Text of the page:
A serving police officer, who claimed that a piece of debris cracked the windscreen of his car causing injury and vehicle repair costs, has been sentenced after his own dashcam footage exposed his insurance claim as fraudulent.
Last week (Tuesday 11th February) Mohammed Yasin Mulla, 38, from Bradford, was told by Leeds Crown Court that he must now complete 250 hours on unpaid work (to be completed within 12 months) and that he must also now pay considerable court costs.
Mulla was found guilty, by a unanimous verdict from the jury, of one count of fraud by false representation following the five day trial at Leeds Crown Court.
Mulla, a serving constable with West Yorkshire Police, first came to the attention of the City of London Police’s Insurance Fraud Enforcement Department (IFED) in January 2018 after Allianz Insurance suspected that he had made a fraudulent claim.
Mulla has told Allianz that while he was driving his car along the M606 in Bradford, a piece of debris flew off a van in front of him and cracked his windscreen.
He also claimed that the ‘debris’ had caused additional damage to the roof and bonnet of his car.
Mulla further tried to claim personal injury damages after he said that the subsequent heavy braking and swerving caused him to sustain neck and shoulder injuries.
Allianz then received a series of claims from an accident management company that was representing Mulla, including the cost of a hire vehicle provided to him, repairs to his car and personal injuries he’d sustained.
In total, these claims amounted to approximately £10,000.
After, during the investigation by IFED detectives, it transpired that a piece of polystyrene flew towards his car but missed the windscreen and the bonnet.
This came to light after dashcam footage taken from Mulla’s vehicle showed that the event had been captured on his camera.
Mulla did not brake heavily or swerve to avoid the polystyrene.
There was previous damage on his car, which he claimed was caused by the alleged piece of debris.
To further dispel Mulla’s claim, subsequent enquiries by IFED officers and Allianz with the driver of the van confirmed that it was empty at the time of the alleged incident, other than some polystyrene packaging.
Despite Allianz contacting the accident management company on two separate occasions requesting the original dashcam footage, a copy of the engineer’s report of the vehicle and the invoice for the hire vehicle, none of it was provided, and so they rejected the claim.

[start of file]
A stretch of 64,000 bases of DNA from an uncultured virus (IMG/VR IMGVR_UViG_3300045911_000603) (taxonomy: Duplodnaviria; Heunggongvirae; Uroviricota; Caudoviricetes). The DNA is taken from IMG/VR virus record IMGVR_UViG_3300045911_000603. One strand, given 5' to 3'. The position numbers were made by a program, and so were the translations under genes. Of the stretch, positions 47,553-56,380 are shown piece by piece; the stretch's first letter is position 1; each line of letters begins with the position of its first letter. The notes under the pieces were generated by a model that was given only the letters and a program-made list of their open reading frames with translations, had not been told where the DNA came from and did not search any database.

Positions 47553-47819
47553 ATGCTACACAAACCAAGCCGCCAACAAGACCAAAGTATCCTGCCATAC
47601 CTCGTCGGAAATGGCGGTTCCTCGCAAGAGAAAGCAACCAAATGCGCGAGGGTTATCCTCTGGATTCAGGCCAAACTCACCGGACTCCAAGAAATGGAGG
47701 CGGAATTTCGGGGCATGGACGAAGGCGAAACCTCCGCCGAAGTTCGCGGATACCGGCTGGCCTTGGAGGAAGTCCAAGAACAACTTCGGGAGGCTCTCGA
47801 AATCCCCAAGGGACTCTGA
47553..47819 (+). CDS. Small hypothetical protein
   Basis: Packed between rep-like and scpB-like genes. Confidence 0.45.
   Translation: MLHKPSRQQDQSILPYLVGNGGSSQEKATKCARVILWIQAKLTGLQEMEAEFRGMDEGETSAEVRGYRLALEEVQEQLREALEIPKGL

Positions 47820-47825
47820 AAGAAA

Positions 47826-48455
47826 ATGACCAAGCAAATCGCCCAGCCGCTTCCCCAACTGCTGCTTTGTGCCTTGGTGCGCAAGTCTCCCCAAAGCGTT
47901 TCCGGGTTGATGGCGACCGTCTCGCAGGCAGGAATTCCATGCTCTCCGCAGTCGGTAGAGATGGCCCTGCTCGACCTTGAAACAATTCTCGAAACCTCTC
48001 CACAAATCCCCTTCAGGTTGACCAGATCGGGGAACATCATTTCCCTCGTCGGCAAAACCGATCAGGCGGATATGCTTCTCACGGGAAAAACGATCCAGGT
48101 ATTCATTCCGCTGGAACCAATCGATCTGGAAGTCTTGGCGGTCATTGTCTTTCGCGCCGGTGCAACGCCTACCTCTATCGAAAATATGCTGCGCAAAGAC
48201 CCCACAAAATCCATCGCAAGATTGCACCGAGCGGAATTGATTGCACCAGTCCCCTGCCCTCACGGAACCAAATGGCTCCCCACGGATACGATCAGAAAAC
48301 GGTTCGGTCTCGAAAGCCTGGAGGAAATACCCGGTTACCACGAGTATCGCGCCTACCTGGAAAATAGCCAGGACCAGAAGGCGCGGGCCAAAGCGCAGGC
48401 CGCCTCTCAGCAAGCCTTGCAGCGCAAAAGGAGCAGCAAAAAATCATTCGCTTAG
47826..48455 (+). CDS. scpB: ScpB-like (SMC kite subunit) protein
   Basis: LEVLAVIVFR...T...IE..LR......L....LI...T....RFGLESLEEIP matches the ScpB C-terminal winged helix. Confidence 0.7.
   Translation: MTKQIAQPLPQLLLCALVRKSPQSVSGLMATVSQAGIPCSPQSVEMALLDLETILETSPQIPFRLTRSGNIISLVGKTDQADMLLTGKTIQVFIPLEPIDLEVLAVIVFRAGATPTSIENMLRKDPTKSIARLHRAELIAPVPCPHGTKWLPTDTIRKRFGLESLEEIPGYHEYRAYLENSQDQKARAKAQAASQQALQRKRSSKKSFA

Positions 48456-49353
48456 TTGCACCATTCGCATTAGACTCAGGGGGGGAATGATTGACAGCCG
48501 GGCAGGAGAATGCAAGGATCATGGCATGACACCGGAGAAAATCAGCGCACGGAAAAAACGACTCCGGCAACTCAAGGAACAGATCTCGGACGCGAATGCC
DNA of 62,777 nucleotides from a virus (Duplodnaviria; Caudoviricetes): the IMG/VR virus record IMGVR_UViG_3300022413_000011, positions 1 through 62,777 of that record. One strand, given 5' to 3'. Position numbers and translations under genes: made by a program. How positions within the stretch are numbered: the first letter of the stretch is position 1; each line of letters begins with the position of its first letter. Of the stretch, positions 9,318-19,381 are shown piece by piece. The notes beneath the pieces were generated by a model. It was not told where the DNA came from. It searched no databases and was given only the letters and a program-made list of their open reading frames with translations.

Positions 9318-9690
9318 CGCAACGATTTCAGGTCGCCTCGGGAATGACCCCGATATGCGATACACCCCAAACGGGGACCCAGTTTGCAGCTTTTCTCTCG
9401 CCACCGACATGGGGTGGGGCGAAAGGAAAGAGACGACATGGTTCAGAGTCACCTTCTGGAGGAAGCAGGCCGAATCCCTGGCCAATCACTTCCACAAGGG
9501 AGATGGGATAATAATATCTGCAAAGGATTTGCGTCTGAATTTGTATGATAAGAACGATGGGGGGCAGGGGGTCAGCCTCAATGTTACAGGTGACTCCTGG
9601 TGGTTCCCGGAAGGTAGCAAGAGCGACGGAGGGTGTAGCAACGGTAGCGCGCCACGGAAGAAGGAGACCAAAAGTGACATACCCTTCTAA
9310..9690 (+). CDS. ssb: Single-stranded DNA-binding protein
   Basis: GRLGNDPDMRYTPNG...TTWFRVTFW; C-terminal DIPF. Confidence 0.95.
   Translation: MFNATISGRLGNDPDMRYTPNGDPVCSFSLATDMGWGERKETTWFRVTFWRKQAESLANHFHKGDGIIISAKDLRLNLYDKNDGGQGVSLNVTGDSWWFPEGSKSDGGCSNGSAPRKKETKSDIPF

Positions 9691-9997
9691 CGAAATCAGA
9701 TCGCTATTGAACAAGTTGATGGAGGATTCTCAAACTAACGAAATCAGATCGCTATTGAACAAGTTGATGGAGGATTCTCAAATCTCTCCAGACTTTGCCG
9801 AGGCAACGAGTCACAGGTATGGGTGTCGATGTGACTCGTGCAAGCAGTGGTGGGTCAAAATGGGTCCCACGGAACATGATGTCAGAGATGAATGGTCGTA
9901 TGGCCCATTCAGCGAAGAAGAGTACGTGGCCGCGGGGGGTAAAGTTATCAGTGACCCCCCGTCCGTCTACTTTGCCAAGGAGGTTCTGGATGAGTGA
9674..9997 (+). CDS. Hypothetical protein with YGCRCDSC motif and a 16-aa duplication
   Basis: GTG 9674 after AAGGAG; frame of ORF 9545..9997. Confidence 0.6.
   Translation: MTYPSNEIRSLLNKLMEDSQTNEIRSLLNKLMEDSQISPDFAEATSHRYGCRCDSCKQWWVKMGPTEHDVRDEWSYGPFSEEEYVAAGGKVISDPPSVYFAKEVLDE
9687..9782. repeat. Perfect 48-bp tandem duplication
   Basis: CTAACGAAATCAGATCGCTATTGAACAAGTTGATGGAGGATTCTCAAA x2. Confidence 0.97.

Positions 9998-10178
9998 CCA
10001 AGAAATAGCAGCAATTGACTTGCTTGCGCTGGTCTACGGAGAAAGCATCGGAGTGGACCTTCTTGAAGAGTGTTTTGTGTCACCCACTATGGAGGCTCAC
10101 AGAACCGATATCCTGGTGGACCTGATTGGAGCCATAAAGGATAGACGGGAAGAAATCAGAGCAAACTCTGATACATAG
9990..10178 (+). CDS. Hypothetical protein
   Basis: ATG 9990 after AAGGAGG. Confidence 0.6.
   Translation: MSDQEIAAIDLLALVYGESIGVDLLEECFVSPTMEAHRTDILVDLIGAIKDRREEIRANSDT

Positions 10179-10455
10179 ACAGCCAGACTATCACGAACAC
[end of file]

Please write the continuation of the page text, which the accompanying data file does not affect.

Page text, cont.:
Detective Superintendent Richard Crinnion, of West Yorkshire Police’s Professional Standards Directorate, said:
“West Yorkshire Police expects the highest standards from its officers and staff.
“This case was progressed through the criminal justice system, and we note the outcome of today’s hearing.
“The Force’s Professional Standards Directorate continues to progress its own investigation into the matter, and with criminal proceedings concluded, we will now consider the most appropriate course of action.
“The officer has been on restricted duties, and we will now be reviewing his position.”
City of London Police Detective Constable Peter Gartland, who led the Insurance Fraud Enforcement Department’s investigation, said:
“This case shows that no-one is above the law.
“The Insurance Fraud Enforcement Department works to identify and punish fraudsters, irrespective of their profession.
“Police officers are expected to be honest and act with integrity, and the vast majority do, but cases such as this one threaten to damage the police’s reputation.
“Mulla’s deceitful actions also harm the general public and have a knock-on effect by causing insurance premiums to increase.”
James Burge, Allianz’s fraud manager, said:
“This case demonstrates Allianz’s zero-tolerance approach towards fraud.
“It is all the more disconcerting that Mulla was a serving police officer at the time and proves no one is outside of the law.
“Dashcam footage is increasingly providing key evidence to combat fraudulent motor claims.
“What was unusual in this case, was that the defendant provided the dashcam footage that ended up incriminating him.
“The sentence handed to Mulla sends a clear message that insurance fraud is a crime and those that commit it will be punished in the same vein as all other criminals”.
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